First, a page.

HC Deb 22 February 1994 vol 238 cc149-50 3.30 pm
Mr. David Harris (St. Ives)

On a point of order, Madam Speaker. I should like to raise with you matters relating to the Sessional Orders of the House, which are passed at the beginning of each Parliament and which, among other things, lay on the Commissioner of Police of the Metropolis a duty to keep open the roads in the vicinity of the House and to ensure free passage of hon. Members, and to prevent disorder in the vicinity.

Given the ugly scenes that occurred last night, which were referred to during Prime Minister's Question Time, will you, Madam Speaker, please examine what happened and what clearly went wrong? Can you say whether it is still the policy that no demonstrations whatsoever are allowed in the immediate vicinity of the House?

Mr. John McFall (Dumbarton)

On a point of order, Madam Speaker.

Madam Speaker

Does it relate to this matter?

Mr. McFall


Madam Speaker

In that case, let me first respond to the hon. Member for St. Ives (Mr. Harris).

I have already received a report on last night's disturbance, during which violence was used and access to and from Parliament was obstructed. Behaviour of this kind cannot be excused, and is, indeed, an embarrassment to the larger number of people who simply want to express their opinion peacefully. The police are well used to regulating access to the House to those who wish to lobby Members in a way that is consistent with the very important right of free movement, into and out of the House, enjoyed by Members. The Sessional Order issued to the Commissioner of Police requires the streets to be kept open for this purpose.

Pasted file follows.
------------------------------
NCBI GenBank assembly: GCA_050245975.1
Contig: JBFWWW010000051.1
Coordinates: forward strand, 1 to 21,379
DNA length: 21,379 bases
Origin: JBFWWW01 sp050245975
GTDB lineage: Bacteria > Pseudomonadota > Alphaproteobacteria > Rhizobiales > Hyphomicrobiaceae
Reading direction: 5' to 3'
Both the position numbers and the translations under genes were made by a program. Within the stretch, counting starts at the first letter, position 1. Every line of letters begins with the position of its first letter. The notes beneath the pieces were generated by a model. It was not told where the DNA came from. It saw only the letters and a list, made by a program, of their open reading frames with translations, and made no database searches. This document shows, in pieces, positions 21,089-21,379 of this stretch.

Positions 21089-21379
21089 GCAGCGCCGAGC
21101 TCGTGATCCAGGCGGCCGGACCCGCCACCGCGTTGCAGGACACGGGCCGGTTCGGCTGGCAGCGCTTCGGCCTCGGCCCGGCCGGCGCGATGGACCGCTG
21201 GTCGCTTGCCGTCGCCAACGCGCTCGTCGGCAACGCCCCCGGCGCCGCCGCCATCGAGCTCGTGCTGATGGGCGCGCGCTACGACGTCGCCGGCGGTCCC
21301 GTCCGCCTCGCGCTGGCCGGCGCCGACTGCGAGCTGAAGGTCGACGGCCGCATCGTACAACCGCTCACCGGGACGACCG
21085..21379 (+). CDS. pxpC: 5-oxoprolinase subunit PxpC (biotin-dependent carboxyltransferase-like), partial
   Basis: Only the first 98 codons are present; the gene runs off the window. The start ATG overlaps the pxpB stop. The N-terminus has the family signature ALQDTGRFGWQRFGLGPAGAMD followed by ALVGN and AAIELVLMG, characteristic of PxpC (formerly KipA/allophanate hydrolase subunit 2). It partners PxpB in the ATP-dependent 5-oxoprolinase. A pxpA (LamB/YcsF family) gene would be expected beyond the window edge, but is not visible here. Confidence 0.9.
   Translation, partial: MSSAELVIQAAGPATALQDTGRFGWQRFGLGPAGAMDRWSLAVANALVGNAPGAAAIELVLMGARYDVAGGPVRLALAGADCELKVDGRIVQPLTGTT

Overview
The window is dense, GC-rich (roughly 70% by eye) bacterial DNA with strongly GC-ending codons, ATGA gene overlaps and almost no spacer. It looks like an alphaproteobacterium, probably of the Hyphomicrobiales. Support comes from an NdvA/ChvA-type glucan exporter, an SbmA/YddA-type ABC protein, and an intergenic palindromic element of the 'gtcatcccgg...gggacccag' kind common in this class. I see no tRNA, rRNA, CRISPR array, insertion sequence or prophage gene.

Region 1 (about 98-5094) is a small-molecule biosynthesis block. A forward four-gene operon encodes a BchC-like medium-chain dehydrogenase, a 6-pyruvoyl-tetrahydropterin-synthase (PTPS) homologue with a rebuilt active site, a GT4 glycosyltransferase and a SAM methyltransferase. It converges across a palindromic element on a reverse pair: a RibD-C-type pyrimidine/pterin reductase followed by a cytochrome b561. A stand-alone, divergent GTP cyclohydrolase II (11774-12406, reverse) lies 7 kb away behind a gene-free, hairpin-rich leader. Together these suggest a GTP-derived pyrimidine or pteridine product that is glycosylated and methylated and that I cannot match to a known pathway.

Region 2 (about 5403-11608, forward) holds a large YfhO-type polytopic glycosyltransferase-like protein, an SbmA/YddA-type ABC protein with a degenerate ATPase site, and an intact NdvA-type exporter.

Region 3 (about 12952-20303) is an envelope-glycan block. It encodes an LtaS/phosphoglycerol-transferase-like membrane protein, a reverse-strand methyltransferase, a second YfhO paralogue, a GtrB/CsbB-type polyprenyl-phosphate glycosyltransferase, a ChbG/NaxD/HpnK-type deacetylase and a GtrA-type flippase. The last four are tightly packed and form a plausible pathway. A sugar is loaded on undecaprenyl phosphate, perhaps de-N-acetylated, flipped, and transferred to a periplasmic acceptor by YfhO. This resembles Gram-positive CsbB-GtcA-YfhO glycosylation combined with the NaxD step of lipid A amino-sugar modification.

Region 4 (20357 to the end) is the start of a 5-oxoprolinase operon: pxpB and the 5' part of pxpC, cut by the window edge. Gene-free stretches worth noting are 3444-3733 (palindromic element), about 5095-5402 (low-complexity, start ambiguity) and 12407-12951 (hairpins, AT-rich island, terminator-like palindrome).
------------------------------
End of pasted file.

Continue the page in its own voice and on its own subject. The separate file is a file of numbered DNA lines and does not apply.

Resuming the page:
This requirement was not able to be met at all times last night, and I am sure that lessons will be learned by the police that will reduce the possibility of a recurrence. But I emphasise that last night's disturbance was the sole responsibility of those who resorted to violence, and I should like to express the House's thanks to the police officers who contained events and, in the course of their duty, suffered violence themselves.

Mr. McFall

On a point of order, Madam Speaker. You will be aware that the Sheriff Court Fees (Amendment) (No. 2) Order was approved on 9 February. The order imposes court fees on petitioners in Scotland. Two days later, in Paisley sheriff court, Sheriff Stoddart refused to impose the £53 fee on a petitioner, saying that the fees contained ambiguities and imprecisions. He criticised the whole idea as offensive to the concept of the availability of justice in the court on equal terms. As a result, the Scottish Courts Administration has issued guidance to sheriffs, saying that it is taking legal advice on the matter. This brings the whole statutory instrument system into disrepute.

Given the importance for justice in Scotland and the fact that people have already paid these fees, can you, Madam Speaker, advise me further on the issue, so that we may help the many thousands of people in Scotland who are trapped by this legislation, which the Government introduced needlessly?

Madam Speaker

That is barely a point of order for me. I am sure that the hon. Gentleman realises that I am not able to give legal advice of that nature or, for that matter, of any other nature. Ministers on the Front Bench will have heard the hon. Gentleman's comments, and I hope that something may come of the matter as a result of his point of order.